Instead, Castle looks likely to cruise to election. Every political analyst in Washington instantly shifted his or her prediction for Delaware to "solid Republican." (Yes, Democrats have a possible backup candidate, New Castle County executive Chris Coons, but he hasn't even officially entered the race yet.) And privately, Democrats grumbled a little more about a White House political operation that has openly admitted it was slow to see trouble looming in Massachusetts. If they couldn't even get the vice-president's own son to run, how much help will the administration be in November for anyone else?

The White House tried its best to dodge that particular piece of intramural warfare. As far as the administration was concerned, the explanation Beau Biden gave -- that he felt an obligation as attorney general to stick with his office's prosecution in a horrific child abuse case -- was all anyone needed. (It's also probably true that, politically, walking away from that case would have been a major blunder in the Senate campaign.) "The president was very encouraging and asked the vice-president to pass along to Beau his belief that Beau would win" if he ran, one administration official said. No, Obama didn't call the younger Biden to ask him to get into the race. But it's not clear how much that would have helped if he had. "I think Beau is his own man," said Larry Rasky, a longtime Biden advisor. "The vice-president would tell you that." Another source familiar with the family's discussions says Beau had made up his mind not to run over the holidays, but put off the announcement after the vice-president's mother fell ill and died, and then delayed it until after the Massachusetts election -- to try to avoid making Democrats panic about the political climate. Which, of course, is exactly what they did as soon as he finally did make his intentions public.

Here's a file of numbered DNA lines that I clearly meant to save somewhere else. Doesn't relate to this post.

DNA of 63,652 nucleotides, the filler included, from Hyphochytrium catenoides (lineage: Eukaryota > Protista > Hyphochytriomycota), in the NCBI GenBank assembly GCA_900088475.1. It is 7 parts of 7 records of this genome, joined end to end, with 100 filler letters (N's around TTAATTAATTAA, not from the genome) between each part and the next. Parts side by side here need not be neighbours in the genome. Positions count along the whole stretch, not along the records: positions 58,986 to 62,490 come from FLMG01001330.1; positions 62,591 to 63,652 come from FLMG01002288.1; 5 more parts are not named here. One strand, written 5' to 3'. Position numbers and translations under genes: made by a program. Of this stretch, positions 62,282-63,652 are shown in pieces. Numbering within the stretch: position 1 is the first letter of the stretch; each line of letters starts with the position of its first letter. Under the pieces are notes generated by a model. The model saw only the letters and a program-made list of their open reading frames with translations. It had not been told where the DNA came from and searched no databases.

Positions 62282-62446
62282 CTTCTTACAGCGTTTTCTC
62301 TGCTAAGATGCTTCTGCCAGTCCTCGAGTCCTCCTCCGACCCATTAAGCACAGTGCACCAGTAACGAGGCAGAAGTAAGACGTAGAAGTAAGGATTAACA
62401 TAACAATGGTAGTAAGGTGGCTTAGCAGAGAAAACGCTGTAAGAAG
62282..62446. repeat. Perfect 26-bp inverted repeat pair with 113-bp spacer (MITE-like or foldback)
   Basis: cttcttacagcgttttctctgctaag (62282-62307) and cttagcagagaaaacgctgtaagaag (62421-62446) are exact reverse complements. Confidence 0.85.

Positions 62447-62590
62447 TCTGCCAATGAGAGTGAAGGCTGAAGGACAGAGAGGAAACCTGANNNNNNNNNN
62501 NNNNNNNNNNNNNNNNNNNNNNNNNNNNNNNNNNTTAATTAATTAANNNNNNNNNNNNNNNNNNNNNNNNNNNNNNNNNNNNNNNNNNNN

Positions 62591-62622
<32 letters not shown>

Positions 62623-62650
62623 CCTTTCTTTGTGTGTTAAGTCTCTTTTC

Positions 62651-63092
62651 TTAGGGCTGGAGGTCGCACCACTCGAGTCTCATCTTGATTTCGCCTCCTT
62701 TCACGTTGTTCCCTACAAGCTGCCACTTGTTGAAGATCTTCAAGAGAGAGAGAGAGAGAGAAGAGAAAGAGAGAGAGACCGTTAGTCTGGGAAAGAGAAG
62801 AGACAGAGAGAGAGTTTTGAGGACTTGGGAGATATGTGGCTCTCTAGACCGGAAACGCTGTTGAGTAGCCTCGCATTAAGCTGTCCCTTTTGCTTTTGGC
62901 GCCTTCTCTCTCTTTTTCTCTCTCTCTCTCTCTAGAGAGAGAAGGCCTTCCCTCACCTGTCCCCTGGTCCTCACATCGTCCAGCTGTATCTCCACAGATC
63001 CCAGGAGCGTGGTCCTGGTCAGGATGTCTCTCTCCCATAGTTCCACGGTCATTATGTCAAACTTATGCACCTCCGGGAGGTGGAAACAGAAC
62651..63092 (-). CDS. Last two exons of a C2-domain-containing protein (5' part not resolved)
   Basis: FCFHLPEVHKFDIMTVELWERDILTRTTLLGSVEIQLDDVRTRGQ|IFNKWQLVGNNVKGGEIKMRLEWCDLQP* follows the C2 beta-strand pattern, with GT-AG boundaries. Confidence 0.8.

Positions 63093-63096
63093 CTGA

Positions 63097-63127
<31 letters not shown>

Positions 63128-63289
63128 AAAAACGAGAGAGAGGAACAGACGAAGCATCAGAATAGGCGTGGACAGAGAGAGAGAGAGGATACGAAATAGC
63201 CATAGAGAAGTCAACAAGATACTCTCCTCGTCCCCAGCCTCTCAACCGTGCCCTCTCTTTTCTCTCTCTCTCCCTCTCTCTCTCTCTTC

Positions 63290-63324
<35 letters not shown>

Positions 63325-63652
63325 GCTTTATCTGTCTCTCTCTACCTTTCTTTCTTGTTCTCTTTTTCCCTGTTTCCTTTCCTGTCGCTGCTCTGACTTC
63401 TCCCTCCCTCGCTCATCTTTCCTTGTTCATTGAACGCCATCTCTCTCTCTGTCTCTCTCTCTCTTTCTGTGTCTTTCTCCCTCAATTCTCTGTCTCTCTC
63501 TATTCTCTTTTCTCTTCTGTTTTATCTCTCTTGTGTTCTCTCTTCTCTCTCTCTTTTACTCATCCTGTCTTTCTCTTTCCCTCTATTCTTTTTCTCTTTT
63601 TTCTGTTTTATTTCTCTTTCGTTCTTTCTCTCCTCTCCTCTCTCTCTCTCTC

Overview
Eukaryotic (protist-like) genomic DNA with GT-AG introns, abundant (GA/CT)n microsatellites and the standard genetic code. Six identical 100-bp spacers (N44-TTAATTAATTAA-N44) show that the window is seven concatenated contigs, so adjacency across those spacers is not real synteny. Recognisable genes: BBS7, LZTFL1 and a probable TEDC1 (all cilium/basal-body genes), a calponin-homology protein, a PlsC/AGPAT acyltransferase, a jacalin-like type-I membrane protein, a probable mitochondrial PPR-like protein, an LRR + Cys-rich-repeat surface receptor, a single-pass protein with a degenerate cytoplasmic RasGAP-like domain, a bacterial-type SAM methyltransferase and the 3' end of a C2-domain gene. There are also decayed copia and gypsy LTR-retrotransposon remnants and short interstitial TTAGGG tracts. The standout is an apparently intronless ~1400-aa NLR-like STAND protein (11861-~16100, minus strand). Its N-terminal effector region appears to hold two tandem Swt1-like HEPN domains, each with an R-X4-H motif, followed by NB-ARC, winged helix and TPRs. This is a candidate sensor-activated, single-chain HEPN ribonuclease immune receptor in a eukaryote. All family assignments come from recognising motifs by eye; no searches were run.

All that means that, as it often goes in politics, at least some of the current bad news for Democrats just comes down to bad luck. Berry, for instance, has been sick and said health concerns played a part in his decision to retire. If the timing had been slightly different, or if they hadn't both popped their news on the same day, neither Biden nor Berry would have seemed quite so perilously close to being the straw that breaks the Democratic majority's back.

The problem is that perception has a way of becoming reality in election years; when everything looks like it's going wrong for Democrats, it's hardly a surprise when more trouble pops up. The stakes were already high enough for Wednesday's State of the Union speech. By the time Obama shows up in the House chamber to address Congress, quite a few Democrats may be a little more worried about the state of their party.

Mike Madden

Mike Madden is Salon's Washington correspondent. A complete listing of his articles is here. Follow him on Twitter here.

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2010 Elections Democratic Party Joe Biden